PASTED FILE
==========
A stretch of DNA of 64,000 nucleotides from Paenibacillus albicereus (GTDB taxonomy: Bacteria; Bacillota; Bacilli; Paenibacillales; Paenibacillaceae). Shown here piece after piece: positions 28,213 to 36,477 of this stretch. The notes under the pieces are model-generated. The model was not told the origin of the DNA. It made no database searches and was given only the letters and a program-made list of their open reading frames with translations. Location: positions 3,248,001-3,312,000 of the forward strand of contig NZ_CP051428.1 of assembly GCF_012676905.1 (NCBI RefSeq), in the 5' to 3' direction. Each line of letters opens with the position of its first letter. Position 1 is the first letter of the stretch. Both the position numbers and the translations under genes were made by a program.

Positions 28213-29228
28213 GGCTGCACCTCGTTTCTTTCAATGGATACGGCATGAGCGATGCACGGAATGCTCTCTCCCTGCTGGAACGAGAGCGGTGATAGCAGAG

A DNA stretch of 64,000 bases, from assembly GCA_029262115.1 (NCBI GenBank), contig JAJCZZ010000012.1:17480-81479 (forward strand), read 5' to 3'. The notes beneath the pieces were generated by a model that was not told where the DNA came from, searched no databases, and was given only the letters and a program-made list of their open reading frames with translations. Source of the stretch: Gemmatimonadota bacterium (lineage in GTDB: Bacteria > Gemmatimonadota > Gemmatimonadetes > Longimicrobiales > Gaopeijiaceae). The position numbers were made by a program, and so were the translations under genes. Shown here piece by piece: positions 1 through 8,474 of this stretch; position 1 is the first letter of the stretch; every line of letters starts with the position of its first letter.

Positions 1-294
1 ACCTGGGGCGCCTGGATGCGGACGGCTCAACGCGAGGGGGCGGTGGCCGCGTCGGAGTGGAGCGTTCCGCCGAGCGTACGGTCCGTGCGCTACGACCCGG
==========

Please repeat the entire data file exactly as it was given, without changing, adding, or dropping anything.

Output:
A stretch of DNA of 64,000 nucleotides from Paenibacillus albicereus (GTDB taxonomy: Bacteria; Bacillota; Bacilli; Paenibacillales; Paenibacillaceae). Shown here piece after piece: positions 28,213 to 36,477 of this stretch. The notes under the pieces are model-generated. The model was not told the origin of the DNA. It made no database searches and was given only the letters and a program-made list of their open reading frames with translations. Location: positions 3,248,001-3,312,000 of the forward strand of contig NZ_CP051428.1 of assembly GCF_012676905.1 (NCBI RefSeq), in the 5' to 3' direction. Each line of letters opens with the position of its first letter. Position 1 is the first letter of the stretch. Both the position numbers and the translations under genes were made by a program.

Positions 28213-29228
28213 GGCTGCACCTCGTTTCTTTCAATGGATACGGCATGAGCGATGCACGGAATGCTCTCTCCCTGCTGGAACGAGAGCGGTGATAGCAGAG

A DNA stretch of 64,000 bases, from assembly GCA_029262115.1 (NCBI GenBank), contig JAJCZZ010000012.1:17480-81479 (forward strand), read 5' to 3'. The notes beneath the pieces were generated by a model that was not told where the DNA came from, searched no databases, and was given only the letters and a program-made list of their open reading frames with translations. Source of the stretch: Gemmatimonadota bacterium (lineage in GTDB: Bacteria > Gemmatimonadota > Gemmatimonadetes > Longimicrobiales > Gaopeijiaceae). The position numbers were made by a program, and so were the translations under genes. Shown here piece by piece: positions 1 through 8,474 of this stretch; position 1 is the first letter of the stretch; every line of letters starts with the position of its first letter.

Positions 1-294
1 ACCTGGGGCGCCTGGATGCGGACGGCTCAACGCGAGGGGGCGGTGGCCGCGTCGGAGTGGAGCGTTCCGCCGAGCGTACGGTCCGTGCGCTACGACCCGG